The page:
Functional skills changes could be a 'real mistake'

Reformed English and maths qualifications look 'much more academic' than the legacy versions, warns AoC chief

Progress rule change welcomed by AoC

The approach taken to reforming functional skills qualifications could prove to be a “real mistake”, the Association of Colleges’ chief executive has warned.

Speaking at the #UKFEchat Conference in Manchester today, David Hughes said the new version of the English and maths qualifications, due to be introduced from September, looked “much more academic” than the legacy version.

Mr Hughes welcomed changes to funding rules surrounding GCSE English and maths resits and how progress in the subjects was calculated, which he described as “kind of helpful but not a massive shift”.


Read more: Concern over delay of reformed functional skills 

More news: Reformed functional skills specifications released

Background: Phonics included in reformed functional skills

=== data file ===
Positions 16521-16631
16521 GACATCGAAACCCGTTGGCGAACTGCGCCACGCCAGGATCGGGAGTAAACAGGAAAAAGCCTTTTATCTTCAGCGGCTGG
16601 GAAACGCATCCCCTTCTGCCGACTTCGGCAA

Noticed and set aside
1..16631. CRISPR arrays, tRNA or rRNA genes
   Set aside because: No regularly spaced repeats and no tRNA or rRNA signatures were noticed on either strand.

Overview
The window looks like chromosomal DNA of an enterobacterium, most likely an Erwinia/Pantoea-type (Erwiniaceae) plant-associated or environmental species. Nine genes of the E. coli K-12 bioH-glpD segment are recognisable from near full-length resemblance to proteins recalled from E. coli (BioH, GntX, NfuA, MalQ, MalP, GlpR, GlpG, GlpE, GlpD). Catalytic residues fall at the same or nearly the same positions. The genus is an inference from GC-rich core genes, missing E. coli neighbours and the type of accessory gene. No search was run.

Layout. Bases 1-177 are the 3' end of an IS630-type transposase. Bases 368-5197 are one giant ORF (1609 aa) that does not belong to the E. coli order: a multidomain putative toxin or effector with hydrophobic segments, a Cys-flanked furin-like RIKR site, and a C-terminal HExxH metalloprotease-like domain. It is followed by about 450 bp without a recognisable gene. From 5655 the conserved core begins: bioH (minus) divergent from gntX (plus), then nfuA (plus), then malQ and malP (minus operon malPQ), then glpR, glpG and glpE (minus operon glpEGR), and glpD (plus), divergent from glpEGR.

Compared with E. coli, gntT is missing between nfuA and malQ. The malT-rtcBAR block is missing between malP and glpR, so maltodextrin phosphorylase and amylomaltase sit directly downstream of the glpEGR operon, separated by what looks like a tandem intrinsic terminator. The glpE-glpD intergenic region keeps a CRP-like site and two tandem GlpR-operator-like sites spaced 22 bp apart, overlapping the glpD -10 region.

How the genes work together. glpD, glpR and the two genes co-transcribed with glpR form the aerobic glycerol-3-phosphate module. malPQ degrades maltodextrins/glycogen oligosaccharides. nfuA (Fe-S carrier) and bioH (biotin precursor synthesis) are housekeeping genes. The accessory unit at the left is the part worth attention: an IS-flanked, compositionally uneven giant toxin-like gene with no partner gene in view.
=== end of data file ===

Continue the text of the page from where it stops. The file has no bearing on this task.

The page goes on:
But he added: “What was really clear was that as soon as Ofqual got involved, they started to make it look like a much more academic-type qualification, and I think that’s a real mistake. I suspect it’s not going to do what most people in the sector want it to do. But it is a big shift.”

The content of the English qualification now has a "greater focus on oral communication, and the requirements for spelling, punctuation and grammar have been strengthened", according to the consultation document published in 2017. "Phonics has been added in order to effectively build reading skills, providing the foundation needed to sound words out in order to read words automatically on sight.”

And in maths, the reformed content has “a strong focus on contextualising knowledge and skills to improve the relevance for students; for example, calculating percentages based on VAT or calculating simple compound interest". Also included are mathematical literacy, approximation, estimation and checking.

Mr Hughes also highlighted data on the 98,500 college students who completed GCSE maths in 2017-18: just 18 per cent achieved a grade 4 or 5, with 82 per cent failing to achieve a “standard” pass. In English, 28 per cent achieved a grade 4 or better.

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